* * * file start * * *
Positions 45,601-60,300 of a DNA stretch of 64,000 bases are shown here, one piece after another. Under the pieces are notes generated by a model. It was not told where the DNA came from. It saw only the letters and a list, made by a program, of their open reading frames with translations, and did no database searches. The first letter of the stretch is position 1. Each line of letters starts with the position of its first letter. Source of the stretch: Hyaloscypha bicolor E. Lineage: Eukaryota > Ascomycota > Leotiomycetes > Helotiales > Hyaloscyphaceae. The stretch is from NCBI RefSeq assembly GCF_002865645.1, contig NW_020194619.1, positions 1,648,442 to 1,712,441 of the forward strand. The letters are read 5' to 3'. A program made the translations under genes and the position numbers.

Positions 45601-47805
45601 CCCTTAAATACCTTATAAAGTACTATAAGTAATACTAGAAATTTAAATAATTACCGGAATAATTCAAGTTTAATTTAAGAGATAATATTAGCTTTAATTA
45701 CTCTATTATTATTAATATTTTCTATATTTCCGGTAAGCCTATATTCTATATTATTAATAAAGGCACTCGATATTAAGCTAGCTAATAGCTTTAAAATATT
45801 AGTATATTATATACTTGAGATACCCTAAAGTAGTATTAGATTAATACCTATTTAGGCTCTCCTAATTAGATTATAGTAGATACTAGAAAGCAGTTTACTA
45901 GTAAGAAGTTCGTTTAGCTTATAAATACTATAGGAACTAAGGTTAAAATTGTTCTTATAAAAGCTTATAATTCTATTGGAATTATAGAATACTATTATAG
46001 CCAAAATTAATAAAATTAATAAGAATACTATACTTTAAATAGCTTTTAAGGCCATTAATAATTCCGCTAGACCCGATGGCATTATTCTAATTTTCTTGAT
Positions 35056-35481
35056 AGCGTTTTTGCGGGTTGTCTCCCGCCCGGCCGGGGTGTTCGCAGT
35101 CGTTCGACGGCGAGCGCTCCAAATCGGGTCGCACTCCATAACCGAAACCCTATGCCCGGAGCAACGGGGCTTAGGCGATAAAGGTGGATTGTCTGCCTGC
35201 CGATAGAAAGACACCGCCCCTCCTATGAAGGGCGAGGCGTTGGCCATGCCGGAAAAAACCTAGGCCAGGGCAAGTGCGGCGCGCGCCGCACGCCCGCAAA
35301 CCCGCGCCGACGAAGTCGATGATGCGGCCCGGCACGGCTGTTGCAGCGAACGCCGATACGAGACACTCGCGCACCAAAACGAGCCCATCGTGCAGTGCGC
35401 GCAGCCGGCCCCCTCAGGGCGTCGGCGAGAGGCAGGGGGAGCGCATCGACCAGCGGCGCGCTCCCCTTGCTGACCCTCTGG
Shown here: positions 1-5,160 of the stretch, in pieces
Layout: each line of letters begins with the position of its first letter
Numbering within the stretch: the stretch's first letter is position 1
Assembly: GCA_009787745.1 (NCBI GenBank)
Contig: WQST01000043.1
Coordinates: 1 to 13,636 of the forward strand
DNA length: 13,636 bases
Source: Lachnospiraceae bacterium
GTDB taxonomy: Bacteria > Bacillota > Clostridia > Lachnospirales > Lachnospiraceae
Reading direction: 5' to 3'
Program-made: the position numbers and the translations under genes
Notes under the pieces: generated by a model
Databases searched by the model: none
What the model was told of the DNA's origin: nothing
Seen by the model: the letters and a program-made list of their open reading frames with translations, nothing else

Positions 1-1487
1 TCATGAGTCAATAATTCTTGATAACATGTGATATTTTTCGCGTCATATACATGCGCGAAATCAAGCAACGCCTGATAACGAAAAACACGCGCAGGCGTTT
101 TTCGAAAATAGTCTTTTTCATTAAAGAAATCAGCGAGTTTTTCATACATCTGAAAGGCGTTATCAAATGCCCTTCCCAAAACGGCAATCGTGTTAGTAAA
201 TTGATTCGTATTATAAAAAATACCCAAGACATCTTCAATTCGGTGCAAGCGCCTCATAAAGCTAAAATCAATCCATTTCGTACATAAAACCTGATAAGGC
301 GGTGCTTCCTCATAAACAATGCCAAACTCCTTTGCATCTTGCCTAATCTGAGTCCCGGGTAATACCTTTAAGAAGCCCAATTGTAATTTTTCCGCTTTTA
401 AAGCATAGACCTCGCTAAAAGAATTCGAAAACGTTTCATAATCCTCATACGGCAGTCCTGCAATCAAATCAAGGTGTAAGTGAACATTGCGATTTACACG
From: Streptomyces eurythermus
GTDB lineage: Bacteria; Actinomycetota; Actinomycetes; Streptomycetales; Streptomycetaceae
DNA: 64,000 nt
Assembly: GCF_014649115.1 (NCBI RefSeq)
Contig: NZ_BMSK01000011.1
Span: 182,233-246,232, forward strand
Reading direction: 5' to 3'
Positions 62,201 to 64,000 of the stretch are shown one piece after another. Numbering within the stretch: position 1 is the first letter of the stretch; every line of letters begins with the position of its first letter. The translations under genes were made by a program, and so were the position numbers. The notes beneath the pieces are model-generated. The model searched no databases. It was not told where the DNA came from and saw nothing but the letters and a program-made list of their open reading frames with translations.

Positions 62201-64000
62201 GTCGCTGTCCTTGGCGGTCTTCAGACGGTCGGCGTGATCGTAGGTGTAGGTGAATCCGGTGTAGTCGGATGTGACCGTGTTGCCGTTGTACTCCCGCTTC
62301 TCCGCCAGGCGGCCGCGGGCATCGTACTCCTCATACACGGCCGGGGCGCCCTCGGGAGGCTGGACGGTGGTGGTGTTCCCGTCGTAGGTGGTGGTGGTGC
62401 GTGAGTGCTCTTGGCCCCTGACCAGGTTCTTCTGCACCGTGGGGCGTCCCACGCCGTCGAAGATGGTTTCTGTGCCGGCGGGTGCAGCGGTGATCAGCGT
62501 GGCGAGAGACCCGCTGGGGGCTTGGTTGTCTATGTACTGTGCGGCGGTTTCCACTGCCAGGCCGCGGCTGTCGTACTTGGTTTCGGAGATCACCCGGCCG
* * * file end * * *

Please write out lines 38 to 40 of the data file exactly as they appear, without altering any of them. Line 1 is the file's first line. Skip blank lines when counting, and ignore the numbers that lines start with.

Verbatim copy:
Assembly: GCF_014649115.1 (NCBI RefSeq)
Contig: NZ_BMSK01000011.1
Span: 182,233-246,232, forward strand